- On top (and bottom, but I personally don't mind that part), it adds a drop shadow that makes text harder to read there, as is my personal habit.
- Even worse, on navigating with the keyboard (arrow keys, Page Down or Up, and worst of all, Home / End), it painstakingly slowly SCROLLS you there -- instead of just snapping into place as Google Chrome, for instance, would. On at least a really page such as this great current SSD disks review, it takes over a second getting from top to bottom or back, which is just massively annoying.
This actually applies to all of Safari to a lesser degree, I just never noticed it before, as I don't usually use Safari when reading long pages. In normal browsing, it seems to do it in about nine frames (and with ugly visual blits), over the course of somewhat too long a fraction of a second (this even on my massively over-powered state-of-the-art mac pro extra-everything).
Update: This Safari "feature" can be disabled in System Preferences / Appearance on the mac; uncheck the box "Use smooth scrolling". (Thanks, Fredrik; I was unaware of this.)
- A slight missed opportunity: every sub-page in the page gets its own top-right discreet "Page n of m" header. That much is great. It just isn't also a permalink to that sub-page, so if you want to toss someone a link to the relevant part (to your own discussion) of the known-to-be-huge article, well, you're out of luck and have to dig it up in non-Reader mode. Unwebby!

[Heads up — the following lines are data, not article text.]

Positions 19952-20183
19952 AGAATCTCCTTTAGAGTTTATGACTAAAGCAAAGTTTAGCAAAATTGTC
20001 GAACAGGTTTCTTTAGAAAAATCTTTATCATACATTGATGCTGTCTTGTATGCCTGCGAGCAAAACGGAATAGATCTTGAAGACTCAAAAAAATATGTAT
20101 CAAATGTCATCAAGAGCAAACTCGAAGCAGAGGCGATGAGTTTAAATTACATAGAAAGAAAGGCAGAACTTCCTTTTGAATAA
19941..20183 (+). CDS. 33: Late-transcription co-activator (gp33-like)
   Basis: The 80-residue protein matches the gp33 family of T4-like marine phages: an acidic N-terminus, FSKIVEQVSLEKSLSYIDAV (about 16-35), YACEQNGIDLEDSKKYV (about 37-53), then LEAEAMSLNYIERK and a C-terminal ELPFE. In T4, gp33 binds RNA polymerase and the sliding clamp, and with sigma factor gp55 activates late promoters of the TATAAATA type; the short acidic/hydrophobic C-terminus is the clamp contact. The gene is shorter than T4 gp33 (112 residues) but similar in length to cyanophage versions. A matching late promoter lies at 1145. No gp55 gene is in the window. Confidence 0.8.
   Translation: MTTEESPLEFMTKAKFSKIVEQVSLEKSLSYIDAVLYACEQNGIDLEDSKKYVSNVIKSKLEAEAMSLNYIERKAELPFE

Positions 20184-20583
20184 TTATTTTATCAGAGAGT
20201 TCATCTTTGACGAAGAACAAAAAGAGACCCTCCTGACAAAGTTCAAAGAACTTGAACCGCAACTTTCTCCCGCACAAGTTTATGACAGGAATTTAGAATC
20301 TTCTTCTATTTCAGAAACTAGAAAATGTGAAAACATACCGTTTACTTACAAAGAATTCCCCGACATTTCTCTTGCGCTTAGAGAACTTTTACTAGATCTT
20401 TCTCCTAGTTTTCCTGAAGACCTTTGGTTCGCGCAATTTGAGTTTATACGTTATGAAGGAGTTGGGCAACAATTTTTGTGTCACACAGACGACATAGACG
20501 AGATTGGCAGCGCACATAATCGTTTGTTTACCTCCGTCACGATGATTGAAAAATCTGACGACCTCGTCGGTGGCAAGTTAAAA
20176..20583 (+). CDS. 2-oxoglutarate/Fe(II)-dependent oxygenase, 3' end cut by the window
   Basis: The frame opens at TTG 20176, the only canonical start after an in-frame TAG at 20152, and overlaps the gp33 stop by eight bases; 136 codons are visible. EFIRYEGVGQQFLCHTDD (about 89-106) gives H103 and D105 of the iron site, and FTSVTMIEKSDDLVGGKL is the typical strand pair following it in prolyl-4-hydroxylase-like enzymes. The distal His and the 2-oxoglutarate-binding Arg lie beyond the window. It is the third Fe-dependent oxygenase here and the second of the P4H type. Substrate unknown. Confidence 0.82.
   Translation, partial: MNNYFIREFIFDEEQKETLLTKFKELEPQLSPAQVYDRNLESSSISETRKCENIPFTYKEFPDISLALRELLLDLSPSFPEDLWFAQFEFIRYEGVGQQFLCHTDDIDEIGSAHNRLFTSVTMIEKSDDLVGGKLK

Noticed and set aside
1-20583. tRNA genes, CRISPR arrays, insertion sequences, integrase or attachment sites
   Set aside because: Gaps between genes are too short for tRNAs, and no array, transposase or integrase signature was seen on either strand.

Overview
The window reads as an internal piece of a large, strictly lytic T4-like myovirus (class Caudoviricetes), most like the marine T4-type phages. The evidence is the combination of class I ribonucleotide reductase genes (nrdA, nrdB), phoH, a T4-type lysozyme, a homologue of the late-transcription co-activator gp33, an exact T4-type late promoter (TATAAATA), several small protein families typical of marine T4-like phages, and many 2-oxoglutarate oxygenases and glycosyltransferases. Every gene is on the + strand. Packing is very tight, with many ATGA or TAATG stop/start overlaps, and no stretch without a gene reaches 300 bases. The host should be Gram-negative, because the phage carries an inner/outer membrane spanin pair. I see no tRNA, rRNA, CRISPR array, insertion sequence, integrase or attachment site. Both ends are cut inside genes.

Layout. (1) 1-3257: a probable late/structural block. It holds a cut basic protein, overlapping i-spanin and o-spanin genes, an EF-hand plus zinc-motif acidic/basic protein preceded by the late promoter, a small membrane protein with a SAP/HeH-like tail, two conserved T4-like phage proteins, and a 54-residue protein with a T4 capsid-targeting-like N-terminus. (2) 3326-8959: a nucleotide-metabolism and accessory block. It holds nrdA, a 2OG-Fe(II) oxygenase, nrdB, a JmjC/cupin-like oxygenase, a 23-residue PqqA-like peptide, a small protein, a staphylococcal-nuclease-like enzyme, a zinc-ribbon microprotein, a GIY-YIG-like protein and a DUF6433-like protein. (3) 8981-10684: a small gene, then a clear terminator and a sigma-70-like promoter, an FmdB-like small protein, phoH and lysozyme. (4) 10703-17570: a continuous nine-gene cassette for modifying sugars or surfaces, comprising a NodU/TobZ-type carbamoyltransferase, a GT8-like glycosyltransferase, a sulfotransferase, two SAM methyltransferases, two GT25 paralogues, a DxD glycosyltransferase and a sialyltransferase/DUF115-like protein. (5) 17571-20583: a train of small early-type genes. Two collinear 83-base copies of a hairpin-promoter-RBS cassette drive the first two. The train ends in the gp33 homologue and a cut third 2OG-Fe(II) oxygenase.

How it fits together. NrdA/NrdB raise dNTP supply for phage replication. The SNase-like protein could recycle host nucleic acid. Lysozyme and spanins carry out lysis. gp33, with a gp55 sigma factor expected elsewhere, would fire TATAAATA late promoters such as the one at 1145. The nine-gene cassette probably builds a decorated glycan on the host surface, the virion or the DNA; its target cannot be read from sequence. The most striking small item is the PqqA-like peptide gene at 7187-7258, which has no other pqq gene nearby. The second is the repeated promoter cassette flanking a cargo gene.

As a statement about what we should demand of our digital readership experience, I very much appreciate the idea (yes, in the greater business reality, it's a hypocritical move to strip ads from the web with one hand, while enforcing ads on devices you stepmother with the other -- but I care more about the web). They have just been encumbered by a bit too much Apple designerism. I hope that copycats will borrow the good parts and throw away the bad. Please don't copy Apple's bugs.